Saturday, June 9, 2007

Strong Leads for Imitation and Extension

9 comments:

adwilson said...

It was inevitable: the scent of bitter almonds always reminded him of the fate of unrequited love.

from Love in the Time of Cholera by Gabriel Garcia Marquez pg. 3

lswolter said...

“His familiar husky voice sent a wave of wistfulness through me. A thousand memories spun in my head, tangling together – a rocky beach strewn with driftwood trees, a garage made of plastic sheds, warm sodas in a paper bag, a tiny room with one too-small shabby loveseat. The laughter in his deep-set black eyes, the feverish heat of his big hand around mine, the flash of his white teeth against his dark skin, his face stretching into the wide smile that had always been like a key to a secret door where only kindred spirits could enter.
It felt sort of like homesickness, this longing for the place and person who had sheltered me through my darkest night.” (Stephenie Meyer's Eclipse page 71)

I will use this quote to prompt students to write about the way another person makes them feel, imitating SM's evocative use of phrasing, description, and fragment.

lswolter said...

“I became what I am today at the age of twelve, on a frigid overcast day in the winter of 1975. I remember the precise moment, crouching behind a crumbling mud wall, peeking into the alley near the frozen creek. That was a long time ago, but it’s wrong what they say about the past, I’ve learned, about how you can bury it. Because the past claws its way out. Looking back now, I realize I have been peeking into that deserted alley for the last twenty-six years.” (Khaled Hosseini's The Kite Runner, page 1)

I will use this quote to prompt my students to think of times in their own lives that they cannot forget, hopefully times that made them what they are today, just as this experience shaped the protagonist of the novel into what he is.

lswolter said...

“I can still see Hassan up on that tree, sunlight flickering through the leaves on his almost perfectly round face, a face like a Chinese doll chiseled from hardwood: his flat, broad nose and slanting, narrow eyes like bamboo leaves, eyes that looked, depending on the light, gold, green, even sapphire. I can still see his tiny low-set ears and that pointed stub of a chin, a meaty appendage that looked like it was added as a mere afterthought.” (Khaled Hosseini's The Kite Runner, page 3)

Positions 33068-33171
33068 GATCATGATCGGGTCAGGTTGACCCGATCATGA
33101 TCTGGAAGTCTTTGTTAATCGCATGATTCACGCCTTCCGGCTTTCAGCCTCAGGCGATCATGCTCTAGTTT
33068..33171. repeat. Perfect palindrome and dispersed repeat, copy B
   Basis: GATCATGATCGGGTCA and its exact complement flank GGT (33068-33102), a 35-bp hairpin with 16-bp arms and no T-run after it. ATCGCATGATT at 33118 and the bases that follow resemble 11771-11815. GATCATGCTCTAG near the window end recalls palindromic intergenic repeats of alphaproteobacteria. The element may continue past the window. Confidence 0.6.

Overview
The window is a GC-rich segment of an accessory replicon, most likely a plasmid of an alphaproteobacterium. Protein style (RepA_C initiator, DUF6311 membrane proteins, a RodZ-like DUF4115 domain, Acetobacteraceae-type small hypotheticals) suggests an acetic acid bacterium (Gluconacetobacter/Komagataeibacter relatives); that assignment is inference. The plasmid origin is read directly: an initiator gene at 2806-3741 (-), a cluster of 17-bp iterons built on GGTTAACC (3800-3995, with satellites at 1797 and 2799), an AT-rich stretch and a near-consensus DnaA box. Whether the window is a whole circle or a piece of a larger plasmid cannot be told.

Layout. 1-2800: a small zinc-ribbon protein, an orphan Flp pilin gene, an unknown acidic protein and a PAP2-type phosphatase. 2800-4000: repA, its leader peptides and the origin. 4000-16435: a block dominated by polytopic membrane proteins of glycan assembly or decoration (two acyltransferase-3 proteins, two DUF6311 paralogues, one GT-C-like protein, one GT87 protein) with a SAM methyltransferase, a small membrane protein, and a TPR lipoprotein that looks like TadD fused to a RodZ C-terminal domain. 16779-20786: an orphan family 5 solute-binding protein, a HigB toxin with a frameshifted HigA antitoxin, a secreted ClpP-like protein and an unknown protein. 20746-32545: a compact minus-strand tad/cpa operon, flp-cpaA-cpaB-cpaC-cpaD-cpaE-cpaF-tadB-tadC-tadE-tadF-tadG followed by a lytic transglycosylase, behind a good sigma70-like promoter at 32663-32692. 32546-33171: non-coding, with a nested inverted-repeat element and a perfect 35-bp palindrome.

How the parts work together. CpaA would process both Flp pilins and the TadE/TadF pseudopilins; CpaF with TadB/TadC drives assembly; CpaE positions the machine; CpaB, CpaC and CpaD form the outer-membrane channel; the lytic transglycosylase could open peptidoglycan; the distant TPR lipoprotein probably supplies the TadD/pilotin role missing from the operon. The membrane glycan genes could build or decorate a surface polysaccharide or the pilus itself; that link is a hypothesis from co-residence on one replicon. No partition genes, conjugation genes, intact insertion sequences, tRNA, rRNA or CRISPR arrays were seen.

I will ask my students to model a description of someone they will not forget after Hosseini's description of Hassan, specifically in use of figurative language and imagery, as well as the phrasing after the colon.

Bonnie said...

"Winter this far north was a series of short days and long nights, with mostly cold and silence in between--a time when most living things huddled or slept through the intolerable cold and dark."
The Trap by John Smelcer, p. 3

linda said...

lajj wrote…
"The shape of my life is, of course, determined by many other things; my background and childhood, my mind and its education, my conscience and its pressures, my heart and its desires." from Gift from the Sea by Anne Morrow Lindbergh p.23

Lauren said...

The Best 100 Opening Lines From Literature (scroll over the book cover image to see a pop-up box of the first sentences--awesome!)

http://www.stylist.co.uk/life/the-best-100-opening-lines-from-books

Anonymous said...

"My name is India Opal Buloni, and last summer my daddy, the preacher, sent me to the store for a box of macaroni-and-cheese, some white rice, and two tomatoes and I came back with a dog."
(Opening sentence to Because of Winn-Dixie p. 7)

L. N. Hill said...

"Ships at a distance have every man’s wish on board. For some they come in with the tide. For others they sail forever on the horizon, never out of sight, never landing until the Watcher turns his eyes away in resignation, his dreams mocked to death by Time. That is the life of men.

Now, women forget all those things they don’t want to remember and remember everything they don’t want to forget. The dream is the truth. Then they act and do things accordingly."

--Zora Neale Hurston, "Their Eyes Were Watching God"